Statistical analysis

The data were analyzed by SPSS software (version 26.0, IBM, Armonk, NY, USA). Continuous variables were expressed as mean ± standard deviation (SD). Enumeration data were expressed as frequency, and chi-square test or Fisher's exact test was used to compare the rates between groups (P < 0.05) was regarded as statistically significant).

Data availability

Not applicable.



Atrial septal defect




Atrioventricular septal defect




Brachiocephalic artery


Copy number variant sequencing


Congenital heart disease


Chromosomal microarray analysis


Copy number variants


Conotruncal defects


Detection rate


Gestational week


International statistical classification of diseases and related health problems 10th revision


Left aberrant subclavian artery


Likely benign


Likely pathogenic


Left ventricular outflow tract defects


Maternal age


Microduplication of chromosomes


Mitral regurgitation




Persistent left superior vena cava


Persistent truncus arteriosus


Right aortic arch


Right ventricular outflow tract defects


Simpson-golabi-behmel syndrome type 1


Tetralogy of fallot


Terminate the pregnancy


Variation of uncertain significance


Ventricular septal defect


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We would like to express our gratitude towards the patients and their families, and the referring physicians.


A Project Funded by Priority Academic Program Development of Jiangsu Higher Education Institutions (PAPD XZSYSKF2022019). Xuzhou introduced clinical medical expert team project (no.2019TD005). Science and Xuzhou City Technology Bureau Project (no. KC21189). Wu Jieping Medical Foundation (no. 320.6750.19089-18).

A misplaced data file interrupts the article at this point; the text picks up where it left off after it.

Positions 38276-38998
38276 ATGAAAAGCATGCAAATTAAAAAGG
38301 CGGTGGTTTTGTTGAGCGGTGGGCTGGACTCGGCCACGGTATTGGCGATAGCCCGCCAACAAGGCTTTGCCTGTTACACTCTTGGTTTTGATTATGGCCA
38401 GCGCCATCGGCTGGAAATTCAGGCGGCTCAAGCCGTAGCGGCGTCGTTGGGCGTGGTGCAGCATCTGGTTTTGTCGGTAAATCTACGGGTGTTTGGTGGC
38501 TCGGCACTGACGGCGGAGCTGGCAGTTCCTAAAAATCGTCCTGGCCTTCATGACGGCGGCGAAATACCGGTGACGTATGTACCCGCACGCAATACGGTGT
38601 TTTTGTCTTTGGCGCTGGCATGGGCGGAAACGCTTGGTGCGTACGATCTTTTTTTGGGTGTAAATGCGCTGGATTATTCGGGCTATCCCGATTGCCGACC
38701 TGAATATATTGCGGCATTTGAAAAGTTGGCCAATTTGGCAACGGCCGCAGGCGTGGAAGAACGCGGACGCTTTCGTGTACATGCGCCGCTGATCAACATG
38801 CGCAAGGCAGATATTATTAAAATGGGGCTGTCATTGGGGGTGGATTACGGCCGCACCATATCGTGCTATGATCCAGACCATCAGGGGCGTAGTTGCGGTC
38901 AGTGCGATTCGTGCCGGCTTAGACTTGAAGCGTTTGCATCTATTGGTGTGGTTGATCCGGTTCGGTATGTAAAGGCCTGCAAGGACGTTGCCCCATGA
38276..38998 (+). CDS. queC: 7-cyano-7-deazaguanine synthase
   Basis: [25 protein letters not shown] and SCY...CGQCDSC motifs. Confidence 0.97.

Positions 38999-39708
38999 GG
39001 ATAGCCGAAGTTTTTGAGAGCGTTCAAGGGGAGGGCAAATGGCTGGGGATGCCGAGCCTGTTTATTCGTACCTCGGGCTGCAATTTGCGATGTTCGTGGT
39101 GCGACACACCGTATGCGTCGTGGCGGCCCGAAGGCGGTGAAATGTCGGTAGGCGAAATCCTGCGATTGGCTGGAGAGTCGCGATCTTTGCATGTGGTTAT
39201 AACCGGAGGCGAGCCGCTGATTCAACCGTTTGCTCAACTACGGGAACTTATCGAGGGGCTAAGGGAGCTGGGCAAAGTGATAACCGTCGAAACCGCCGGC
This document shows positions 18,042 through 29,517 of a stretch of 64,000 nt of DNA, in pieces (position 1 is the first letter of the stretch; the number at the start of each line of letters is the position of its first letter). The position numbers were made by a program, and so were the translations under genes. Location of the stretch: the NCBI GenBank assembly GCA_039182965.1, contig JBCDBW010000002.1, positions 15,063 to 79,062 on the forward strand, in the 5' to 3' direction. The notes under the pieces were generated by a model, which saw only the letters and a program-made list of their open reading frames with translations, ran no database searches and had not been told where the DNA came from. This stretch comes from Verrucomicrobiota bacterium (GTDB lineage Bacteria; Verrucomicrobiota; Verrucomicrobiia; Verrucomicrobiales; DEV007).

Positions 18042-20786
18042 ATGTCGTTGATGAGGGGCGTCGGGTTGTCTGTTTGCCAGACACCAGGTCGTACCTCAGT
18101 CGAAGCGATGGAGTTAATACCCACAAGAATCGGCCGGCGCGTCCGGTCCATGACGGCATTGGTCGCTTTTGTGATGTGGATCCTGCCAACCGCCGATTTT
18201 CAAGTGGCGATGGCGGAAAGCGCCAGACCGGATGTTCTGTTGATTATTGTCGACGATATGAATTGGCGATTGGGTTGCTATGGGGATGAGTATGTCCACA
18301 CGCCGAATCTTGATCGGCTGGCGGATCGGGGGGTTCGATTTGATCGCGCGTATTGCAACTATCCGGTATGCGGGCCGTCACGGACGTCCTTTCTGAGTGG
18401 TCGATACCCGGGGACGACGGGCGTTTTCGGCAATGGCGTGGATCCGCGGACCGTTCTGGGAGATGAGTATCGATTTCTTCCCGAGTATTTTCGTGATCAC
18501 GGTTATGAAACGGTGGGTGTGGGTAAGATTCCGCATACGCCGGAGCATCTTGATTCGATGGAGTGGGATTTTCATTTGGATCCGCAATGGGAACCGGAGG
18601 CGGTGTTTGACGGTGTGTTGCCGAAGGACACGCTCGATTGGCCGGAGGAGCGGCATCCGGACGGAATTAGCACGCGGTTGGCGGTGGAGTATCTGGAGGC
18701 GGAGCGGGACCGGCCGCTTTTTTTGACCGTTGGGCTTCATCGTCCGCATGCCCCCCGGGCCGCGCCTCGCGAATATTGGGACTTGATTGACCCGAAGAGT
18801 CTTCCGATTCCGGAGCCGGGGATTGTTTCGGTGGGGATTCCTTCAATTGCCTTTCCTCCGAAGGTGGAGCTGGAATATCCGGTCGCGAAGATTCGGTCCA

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JF Zhai conceived the idea, Y Han and XZ Wang collected the samples, J Sha and XZ Wang wrote the manuscript, MN Liu and J Sha performed the experiments, JF Zhai, M Pang and M Liu performed ultrasound evaluation, JF Zhai and B Zhang performed supervision. All authors have read and approved the final manuscript.

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Correspondence to Bei Zhang or Jingfang Zhai.

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This research was approved by the Ethics Committee of Xuzhou Central Hospital. It is a retrospective study without any identifiers related to patients. All patients participating in the study gave written informed consent.

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All patients in this study provided their consent for publication.

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Wang, X., Sha, J., Han, Y. et al. Efficiency of copy number variation sequencing combined with karyotyping in fetuses with congenital heart disease and the following outcomes. Mol Cytogenet 17, 12 (2024).